That being said, YES the Republican party governs in bad faith all the time. See Merrick Garland as a prime example. See the endless stonewalling of literally everything attempted to be done by the Obama administration. I detest most of the governing style and rhetoric that comes out of that party.

I don't entirely disagree that having one party in charge is a fundamentally bad thing -- at least not to the same degree that Pigfarmer does. But I see his point and I do somewhat agree with it on a philosophical level.

I do entirely agree that there is absolutely a need for states to have at least one governing body where they are equally represented -- otherwise, what's the point in even having states as a distinct political entity on the national level? The federal government should step in to prevent basic human rights abuses and provide governance in situations where it strengthens the nation as a whole. It makes no sense in my eyes for the higher population of California or Texas or whatever to mean that they should have more sway in the running of the country on every level than a place like Missouri or Georgia. That already exists in the house, which probably needs to be re-partitioned anyway since population has changed a lot over the years. The senate exists so that each sub-unit of the country can ensure that it has a voice.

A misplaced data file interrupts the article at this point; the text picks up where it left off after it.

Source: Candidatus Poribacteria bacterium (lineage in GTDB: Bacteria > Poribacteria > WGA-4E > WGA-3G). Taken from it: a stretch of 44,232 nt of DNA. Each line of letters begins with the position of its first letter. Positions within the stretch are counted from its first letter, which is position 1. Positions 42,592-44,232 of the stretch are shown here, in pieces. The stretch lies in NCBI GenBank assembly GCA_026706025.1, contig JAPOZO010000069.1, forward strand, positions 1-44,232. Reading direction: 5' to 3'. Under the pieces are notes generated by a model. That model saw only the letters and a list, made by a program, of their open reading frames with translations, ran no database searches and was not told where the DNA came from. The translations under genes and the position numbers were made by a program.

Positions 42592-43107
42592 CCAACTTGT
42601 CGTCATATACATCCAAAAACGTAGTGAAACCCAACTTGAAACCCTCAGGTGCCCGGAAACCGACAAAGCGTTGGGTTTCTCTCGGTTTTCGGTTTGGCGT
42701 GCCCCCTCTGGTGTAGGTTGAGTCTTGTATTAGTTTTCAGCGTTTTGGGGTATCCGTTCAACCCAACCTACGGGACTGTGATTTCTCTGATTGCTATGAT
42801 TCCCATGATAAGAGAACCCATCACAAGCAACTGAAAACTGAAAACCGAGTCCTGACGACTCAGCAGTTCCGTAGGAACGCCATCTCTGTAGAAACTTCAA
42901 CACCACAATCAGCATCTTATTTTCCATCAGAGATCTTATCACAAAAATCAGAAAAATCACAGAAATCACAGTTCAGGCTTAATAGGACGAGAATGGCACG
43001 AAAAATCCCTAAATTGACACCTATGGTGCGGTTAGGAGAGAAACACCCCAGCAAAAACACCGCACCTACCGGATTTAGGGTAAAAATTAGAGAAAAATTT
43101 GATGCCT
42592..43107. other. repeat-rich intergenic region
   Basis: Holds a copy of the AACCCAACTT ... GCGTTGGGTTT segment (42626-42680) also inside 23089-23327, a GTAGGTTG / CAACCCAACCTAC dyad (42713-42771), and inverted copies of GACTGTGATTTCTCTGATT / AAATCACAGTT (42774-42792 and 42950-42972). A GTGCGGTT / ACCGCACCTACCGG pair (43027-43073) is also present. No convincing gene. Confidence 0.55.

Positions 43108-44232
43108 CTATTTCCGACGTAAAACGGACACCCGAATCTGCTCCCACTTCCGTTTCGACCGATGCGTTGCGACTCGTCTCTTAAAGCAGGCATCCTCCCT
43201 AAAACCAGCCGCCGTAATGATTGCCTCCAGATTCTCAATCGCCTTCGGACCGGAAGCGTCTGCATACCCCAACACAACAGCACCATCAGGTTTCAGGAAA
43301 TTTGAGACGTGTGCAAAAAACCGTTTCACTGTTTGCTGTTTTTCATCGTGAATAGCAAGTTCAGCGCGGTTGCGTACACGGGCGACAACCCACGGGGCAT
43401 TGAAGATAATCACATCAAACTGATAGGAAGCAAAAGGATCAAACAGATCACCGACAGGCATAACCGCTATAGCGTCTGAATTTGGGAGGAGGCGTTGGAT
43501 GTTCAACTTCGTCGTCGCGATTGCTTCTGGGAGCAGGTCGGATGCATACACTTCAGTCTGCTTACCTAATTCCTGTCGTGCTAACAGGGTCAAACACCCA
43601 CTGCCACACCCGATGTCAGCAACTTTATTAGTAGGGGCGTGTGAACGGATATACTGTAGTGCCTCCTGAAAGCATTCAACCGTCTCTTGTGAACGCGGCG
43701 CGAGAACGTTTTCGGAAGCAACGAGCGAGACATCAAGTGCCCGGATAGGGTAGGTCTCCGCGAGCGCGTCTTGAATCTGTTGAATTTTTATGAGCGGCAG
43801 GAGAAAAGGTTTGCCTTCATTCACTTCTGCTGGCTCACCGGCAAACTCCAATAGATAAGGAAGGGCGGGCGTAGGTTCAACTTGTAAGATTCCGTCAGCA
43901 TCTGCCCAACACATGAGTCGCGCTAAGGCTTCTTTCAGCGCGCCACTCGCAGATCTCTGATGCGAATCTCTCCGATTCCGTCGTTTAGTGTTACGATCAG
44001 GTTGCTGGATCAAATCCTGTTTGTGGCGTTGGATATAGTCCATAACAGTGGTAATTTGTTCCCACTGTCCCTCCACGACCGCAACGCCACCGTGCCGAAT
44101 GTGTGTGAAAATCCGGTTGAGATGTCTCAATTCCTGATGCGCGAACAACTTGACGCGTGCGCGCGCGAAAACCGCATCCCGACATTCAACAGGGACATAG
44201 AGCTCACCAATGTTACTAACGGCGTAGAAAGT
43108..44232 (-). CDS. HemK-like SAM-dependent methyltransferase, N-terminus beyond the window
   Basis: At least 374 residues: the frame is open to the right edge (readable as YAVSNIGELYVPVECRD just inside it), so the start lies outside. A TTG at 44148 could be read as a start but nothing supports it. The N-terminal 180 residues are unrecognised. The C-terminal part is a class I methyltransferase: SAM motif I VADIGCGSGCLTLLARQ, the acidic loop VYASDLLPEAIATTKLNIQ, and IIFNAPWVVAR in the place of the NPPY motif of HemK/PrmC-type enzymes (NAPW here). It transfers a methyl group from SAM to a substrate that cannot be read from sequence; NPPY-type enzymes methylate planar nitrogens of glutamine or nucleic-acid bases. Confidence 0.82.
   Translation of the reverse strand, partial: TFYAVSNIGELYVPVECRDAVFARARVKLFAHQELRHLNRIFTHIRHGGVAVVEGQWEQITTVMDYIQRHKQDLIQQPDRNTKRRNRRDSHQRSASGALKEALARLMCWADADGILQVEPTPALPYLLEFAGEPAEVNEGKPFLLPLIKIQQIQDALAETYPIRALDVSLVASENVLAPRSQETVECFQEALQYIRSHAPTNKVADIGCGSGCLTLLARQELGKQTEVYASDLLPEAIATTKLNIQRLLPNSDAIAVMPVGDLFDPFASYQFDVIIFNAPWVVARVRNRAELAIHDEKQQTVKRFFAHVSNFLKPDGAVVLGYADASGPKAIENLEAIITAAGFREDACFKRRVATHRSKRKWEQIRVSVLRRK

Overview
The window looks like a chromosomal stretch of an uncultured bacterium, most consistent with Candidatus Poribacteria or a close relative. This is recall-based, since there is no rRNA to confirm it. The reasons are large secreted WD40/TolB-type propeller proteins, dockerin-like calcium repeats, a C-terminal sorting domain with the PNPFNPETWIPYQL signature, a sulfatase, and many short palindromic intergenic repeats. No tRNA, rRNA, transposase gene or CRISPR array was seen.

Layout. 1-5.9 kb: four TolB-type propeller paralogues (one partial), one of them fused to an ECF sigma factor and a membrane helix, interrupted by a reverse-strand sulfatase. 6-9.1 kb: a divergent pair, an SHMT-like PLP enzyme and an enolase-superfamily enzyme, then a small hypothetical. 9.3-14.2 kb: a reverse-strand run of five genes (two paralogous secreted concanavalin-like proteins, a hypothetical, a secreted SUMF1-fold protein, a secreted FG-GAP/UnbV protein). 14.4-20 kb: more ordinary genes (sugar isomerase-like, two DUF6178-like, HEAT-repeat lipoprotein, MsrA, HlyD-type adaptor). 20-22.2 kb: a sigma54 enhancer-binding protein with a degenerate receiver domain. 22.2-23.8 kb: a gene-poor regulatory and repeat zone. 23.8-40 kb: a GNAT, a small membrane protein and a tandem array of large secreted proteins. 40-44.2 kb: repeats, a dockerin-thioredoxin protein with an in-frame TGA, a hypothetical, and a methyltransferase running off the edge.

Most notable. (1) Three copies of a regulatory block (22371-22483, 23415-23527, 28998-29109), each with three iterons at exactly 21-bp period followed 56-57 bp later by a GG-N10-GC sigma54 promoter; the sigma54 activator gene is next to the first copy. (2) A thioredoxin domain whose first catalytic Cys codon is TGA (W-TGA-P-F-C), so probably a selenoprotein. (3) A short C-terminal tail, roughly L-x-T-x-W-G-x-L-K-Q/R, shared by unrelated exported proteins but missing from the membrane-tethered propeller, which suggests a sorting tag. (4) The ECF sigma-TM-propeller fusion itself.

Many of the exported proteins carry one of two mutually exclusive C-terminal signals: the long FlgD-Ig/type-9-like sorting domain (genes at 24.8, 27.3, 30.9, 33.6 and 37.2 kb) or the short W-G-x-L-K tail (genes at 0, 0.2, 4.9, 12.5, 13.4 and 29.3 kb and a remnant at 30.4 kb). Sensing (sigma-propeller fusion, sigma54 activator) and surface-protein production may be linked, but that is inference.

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Re: A long four years

Post by jb »

I don’t care if it’s a metaphor or an example. And I don’t care if you think it’s an escalation. Feel free to continue to argue semantics though.

Just please refrain from using rape and lynching as metaphors or examples or whatever you want to call them in discussions that are not about those topics.

I’d prefer people settle these things via PM than on a public thread, but sometimes things get out of hand, and sometimes it’s nerve wracking to be direct, so I get it.

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sleepysilverdoor wrote:
Wed Nov 11, 2020 9:22 am
What's he escalating? Other than a particularly crude analogy I don't wholly agree with, I see no particular escalation. Democracy in its purest form is essentially mob rule, which is the exact reason why representative democracy was put into place.

RE: Rape analogy. I'd consider it more of a metaphor than an example, as getting outvoted by a dominate majority isn't in the same category as mob commiting an act of sexual violence againsnt you. The fact that he's arguing as a white man is a non-argument, and to discredit an argument entirely on that is to make an argument in bad faith. [\quote]
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Re: A long four years

Post by Lunkhead »

Pigfarmer Jr wrote:
Wed Nov 11, 2020 7:41 am
crumpart wrote:
Wed Nov 11, 2020 1:59 am
Staying way out of this conversation except to request people don’t use “rape” as a metaphor please.
It's not a metaphor. It's an example.

Sorry, I guess I could have used lynching as another example. Although, it's less universal.
Rape and lynching are very real, very traumatic things. Please read the Forum Rules and consider that casual use or abuse of those terms could be considered harassment.